A single researcher who is actually a cyber criminal made $225,000 this week – that too all by legal means! This cyber research hacker cyber criminally attacked browsers this past week. For the past two days, safety researchers have tumbled down on Vancouver for a Google – sponsored competition called Pwn – 2 – Own, which offers top – dollar prizes for anyone who can exploit bugs, openly in public, with in popular browsers and other extensively used software like Adobe Flash.
So this researcher who performed as a legal cyber criminal came down for this contest and did the unthinkable. He earned more than half a million dollars JUST for exposing 21 bugs. This research must be very good at hacking otherwise, because earning that much amount and exposing a huge amount of bugs means that he transcended the mean bug – catching process.
This year was a for the most part a lucrative one, as this researcher who is named Jung Hoon Lee (also known as loki hardt) came away from the challenge with a record $225,000 for three bugs, affecting Internet Explorer, Google Chrome, and the net browser Safari. The Chrome bug was one bug that was most money – spinning, exposing which earned him $110,000 in total, and also bringing in extra money because it involved a beta version of Google Chrome and because Jung Hoon Lee was able to make the most of the bug into the system access. The Chrome bug was revealed in a single two – minute presentation, which, as one spectator pointed out, put Jung Hoon Lee’s earnings at $916 per second.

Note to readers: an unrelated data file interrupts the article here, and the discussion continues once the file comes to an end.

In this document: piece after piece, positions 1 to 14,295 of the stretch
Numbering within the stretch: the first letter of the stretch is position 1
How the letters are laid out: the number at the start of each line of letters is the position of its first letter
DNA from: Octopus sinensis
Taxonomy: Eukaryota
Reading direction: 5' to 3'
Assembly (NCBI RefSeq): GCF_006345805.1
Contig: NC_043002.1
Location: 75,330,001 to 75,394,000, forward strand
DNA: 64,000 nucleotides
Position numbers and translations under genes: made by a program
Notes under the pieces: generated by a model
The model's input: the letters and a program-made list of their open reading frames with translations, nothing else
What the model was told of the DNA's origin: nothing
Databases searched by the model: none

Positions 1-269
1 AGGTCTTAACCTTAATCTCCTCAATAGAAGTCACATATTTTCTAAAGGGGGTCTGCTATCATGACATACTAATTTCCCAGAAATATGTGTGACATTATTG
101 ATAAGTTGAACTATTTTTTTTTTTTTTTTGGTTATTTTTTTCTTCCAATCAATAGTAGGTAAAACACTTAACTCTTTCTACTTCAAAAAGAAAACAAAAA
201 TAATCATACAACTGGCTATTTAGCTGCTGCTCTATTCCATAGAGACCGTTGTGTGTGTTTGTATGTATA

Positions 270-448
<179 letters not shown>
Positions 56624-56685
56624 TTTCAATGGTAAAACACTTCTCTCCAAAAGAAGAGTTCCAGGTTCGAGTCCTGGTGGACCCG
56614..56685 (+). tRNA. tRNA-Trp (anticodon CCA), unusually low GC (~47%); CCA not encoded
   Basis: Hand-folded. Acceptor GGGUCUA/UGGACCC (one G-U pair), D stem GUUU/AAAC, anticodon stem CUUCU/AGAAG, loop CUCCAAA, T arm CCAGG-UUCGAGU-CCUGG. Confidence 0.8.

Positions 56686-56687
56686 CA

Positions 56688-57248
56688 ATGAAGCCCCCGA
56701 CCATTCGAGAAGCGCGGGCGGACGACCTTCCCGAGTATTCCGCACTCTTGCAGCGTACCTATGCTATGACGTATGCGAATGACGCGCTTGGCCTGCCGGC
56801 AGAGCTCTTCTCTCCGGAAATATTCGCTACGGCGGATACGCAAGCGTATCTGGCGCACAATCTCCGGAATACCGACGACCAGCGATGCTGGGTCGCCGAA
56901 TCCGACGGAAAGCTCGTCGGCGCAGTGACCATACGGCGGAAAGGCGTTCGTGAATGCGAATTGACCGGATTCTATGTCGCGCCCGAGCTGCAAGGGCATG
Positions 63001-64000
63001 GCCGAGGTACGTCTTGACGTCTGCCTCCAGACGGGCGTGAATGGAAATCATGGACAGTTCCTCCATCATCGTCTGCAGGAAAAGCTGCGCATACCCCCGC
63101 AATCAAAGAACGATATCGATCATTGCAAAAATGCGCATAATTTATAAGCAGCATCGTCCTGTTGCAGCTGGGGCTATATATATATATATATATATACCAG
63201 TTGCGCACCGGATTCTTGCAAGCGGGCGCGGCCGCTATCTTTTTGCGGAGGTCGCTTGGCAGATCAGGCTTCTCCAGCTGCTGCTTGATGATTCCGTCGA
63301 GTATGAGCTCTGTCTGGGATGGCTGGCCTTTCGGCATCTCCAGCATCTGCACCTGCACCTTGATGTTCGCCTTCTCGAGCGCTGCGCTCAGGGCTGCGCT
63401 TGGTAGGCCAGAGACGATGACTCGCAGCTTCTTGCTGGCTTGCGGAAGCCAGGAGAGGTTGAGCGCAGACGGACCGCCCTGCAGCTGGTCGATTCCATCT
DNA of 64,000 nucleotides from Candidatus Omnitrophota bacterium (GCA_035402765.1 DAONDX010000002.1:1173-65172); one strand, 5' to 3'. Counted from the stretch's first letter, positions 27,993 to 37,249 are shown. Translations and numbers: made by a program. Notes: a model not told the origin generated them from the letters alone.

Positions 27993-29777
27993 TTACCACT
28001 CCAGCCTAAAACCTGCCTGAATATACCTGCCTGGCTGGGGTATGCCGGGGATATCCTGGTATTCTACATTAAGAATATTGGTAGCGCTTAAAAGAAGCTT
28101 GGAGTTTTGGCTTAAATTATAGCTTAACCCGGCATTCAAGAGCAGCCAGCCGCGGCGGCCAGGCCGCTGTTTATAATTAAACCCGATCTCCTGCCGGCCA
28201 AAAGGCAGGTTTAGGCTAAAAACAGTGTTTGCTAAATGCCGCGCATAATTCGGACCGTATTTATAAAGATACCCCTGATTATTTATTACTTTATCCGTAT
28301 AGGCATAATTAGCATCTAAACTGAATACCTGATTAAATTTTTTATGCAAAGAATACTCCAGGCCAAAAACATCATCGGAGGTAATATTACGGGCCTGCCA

Jung Hoon Lee proved to be quite professional hacker at this mere contest which was aimed at exposing bugs but not at such a great level that no one had anticipated. As more bugs were exposed by this bona fide cyber hacker researcher, more money was earned by him. No wonder hacking could have proved to be so advantageous and quite the money – maker!
At the end of the competition, all vulnerabilities are disclosed in private to vendors in the “Chamber of Disclosures.” It is a for the most part high – stakes version of a bug bounty program, a system that has become more and more popular as companies look for officially authorized ways to find out weaknesses before cyber criminals do. This year’s contest found 21 bugs in full amount — including five bugs in Windows, four bugs in Internet Explorer, and three bugs in Mozilla Firefox — and remunerated a total of $557,500 to participating researchers.
On a whole, the whole program showed how even within these very widely used browsers, a large number of bugs and loopholes exist and if one is a proficient hacker (like the researcher Jung Hoon lee) these can be easily exploited and made use of. Hopefully, this is a wakeup call and a proclamation for these companies to strengthen their systems and security interfaces.
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